Blaine County’s COVID-19 risk level stayed moderate on Thursday, the same status as the four previous weeks.
In the county’s risk-assessment model, using data from May 23-29, the rate of COVID-19 tests registering as positive was just over 2%. A rate between 1% and 5% is deemed a moderate risk in the county’s rubric. In the same week, the county’s number of new daily cases per hypothetical 100,000 residents was 3.7, based on a seven-day average. A rate between 1 and 10 per 100,000 is considered a moderate risk.
The impact of COVID-19 on hospital capacity—both local and regional—was deemed minimal, as was the risk posed by other epidemiological factors, though variants of the novel coronavirus have been detected in Blaine County. There have been no new outbreaks of COVID-19 in long-term care facilities in the county.
The county’s model has four risk categories: minimal, moderate, high and critical.
Blaine recorded six new COVID-19 cases during the week. The 14-17 age group and the 30-39 age group added two new cases each. Both the 40-49 and 70-plus age groups added one case each.
The county’s online informational dashboard states that nearly half its residents are unvaccinated, so mask wearing and vaccination remain important. The dashboard is updated weekly on Thursdays.
State’s rate of new cases continues to drop
The Idaho Department of Health and Welfare recorded 173 new confirmed and probable cases of COVID-19 statewide on Wednesday. Since the pandemic began in winter 2020, the state has recorded 192,478 cases and 2,097 COVID-related deaths.
The state’s seven-day moving average of new daily cases per 100,000 residents was 5.7 on Wednesday, maintaining a steady decline after peaking at 90.4 on Dec. 9.
As of Thursday, Blaine County had had 2,140 confirmed and 248 probable cases of COVID-19, with 18 deaths attributed to the virus, the Department of Health and Welfare reported. The South Central Public Health District continues to monitor four confirmed and seven probable cases monitored in Blaine County.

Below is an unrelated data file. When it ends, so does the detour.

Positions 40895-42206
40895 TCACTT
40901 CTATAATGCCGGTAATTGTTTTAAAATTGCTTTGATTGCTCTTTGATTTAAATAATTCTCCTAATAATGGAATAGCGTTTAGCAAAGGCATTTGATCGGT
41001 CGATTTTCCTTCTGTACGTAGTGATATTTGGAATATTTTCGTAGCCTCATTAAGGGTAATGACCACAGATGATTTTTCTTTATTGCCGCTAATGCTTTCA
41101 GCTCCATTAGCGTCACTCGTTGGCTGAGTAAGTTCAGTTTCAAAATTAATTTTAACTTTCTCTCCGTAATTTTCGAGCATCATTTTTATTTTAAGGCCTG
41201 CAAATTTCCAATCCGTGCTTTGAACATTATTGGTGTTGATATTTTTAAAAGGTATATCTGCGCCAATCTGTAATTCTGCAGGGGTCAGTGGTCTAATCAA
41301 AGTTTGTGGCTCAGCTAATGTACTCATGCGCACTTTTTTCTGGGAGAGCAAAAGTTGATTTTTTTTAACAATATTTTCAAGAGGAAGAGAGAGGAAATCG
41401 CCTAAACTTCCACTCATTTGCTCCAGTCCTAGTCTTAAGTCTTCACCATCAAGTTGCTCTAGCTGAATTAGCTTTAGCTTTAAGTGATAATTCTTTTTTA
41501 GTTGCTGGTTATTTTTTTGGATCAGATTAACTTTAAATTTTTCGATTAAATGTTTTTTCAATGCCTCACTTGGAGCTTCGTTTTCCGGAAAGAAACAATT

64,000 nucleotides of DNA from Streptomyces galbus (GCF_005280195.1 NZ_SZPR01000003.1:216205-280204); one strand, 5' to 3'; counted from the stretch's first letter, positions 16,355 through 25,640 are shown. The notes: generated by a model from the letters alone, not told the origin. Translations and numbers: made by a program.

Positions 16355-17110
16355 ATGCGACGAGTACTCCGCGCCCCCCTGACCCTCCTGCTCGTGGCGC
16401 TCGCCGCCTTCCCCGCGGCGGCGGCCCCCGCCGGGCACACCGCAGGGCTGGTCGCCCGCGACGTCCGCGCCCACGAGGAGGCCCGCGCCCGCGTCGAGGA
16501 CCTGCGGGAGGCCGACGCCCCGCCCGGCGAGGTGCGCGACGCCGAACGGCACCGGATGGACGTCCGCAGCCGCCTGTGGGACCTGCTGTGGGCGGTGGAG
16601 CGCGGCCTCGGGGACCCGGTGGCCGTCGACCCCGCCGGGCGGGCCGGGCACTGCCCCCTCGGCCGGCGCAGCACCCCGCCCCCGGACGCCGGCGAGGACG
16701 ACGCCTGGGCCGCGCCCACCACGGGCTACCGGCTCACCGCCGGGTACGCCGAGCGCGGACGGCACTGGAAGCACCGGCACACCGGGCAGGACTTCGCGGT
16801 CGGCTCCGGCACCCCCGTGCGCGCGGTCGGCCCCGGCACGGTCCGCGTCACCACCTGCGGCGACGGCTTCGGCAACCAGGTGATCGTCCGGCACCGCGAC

Eighteen cases of variants of SARS-CoV-2—the virus that causes COVID-19 disease—have been recorded in Blaine County, the district reported. The district—using different, less stringent standards than Blaine County does in its model—has rated the COVID-19 risk level in all eight counties in the district as minimal.
The federal Centers for Disease Control and Prevention has rated Blaine County’s transmission risk level as low, its lowest category.
Nationally, 33,113,930 COVID-19 cases have been recorded, the CDC reported. Case numbers have been in a steady decline nationwide since mid-April, with 9,358 new cases recorded on Tuesday, according to the CDC. Daily case numbers for the country this year peaked in early January, with 226,748 cases recorded on Jan. 9.
In Idaho, 1,233,437 COVID-19 vaccine doses had been administered by June 2, with 597,526 people deemed fully vaccinated, the Idaho Department of Health and Welfare reported. To be fully vaccinated, people must receive either two doses of the Pfizer or Moderna vaccines or one inoculation of the Johnson & Johnson vaccine. The department reported that 678,909 people in Idaho have received at least one COVID-19 vaccine inoculation.
In Blaine County, 81% of people ages 12 and older have received at least one vaccine dose, with 71% of that population—13,780 people—fully vaccinated, the Department of Health and Welfare reported Thursday. That remains the highest rate in the state. By comparison, in neighboring Camas County, 33% of the 12-plus population is fully vaccinated, the department reported.
In Idaho, anyone 12 or older can receive a COVID-19 vaccine for free. People ages 12-17 can only receive the Pfizer vaccine. Minors must have parental consent or a special exemption to be vaccinated.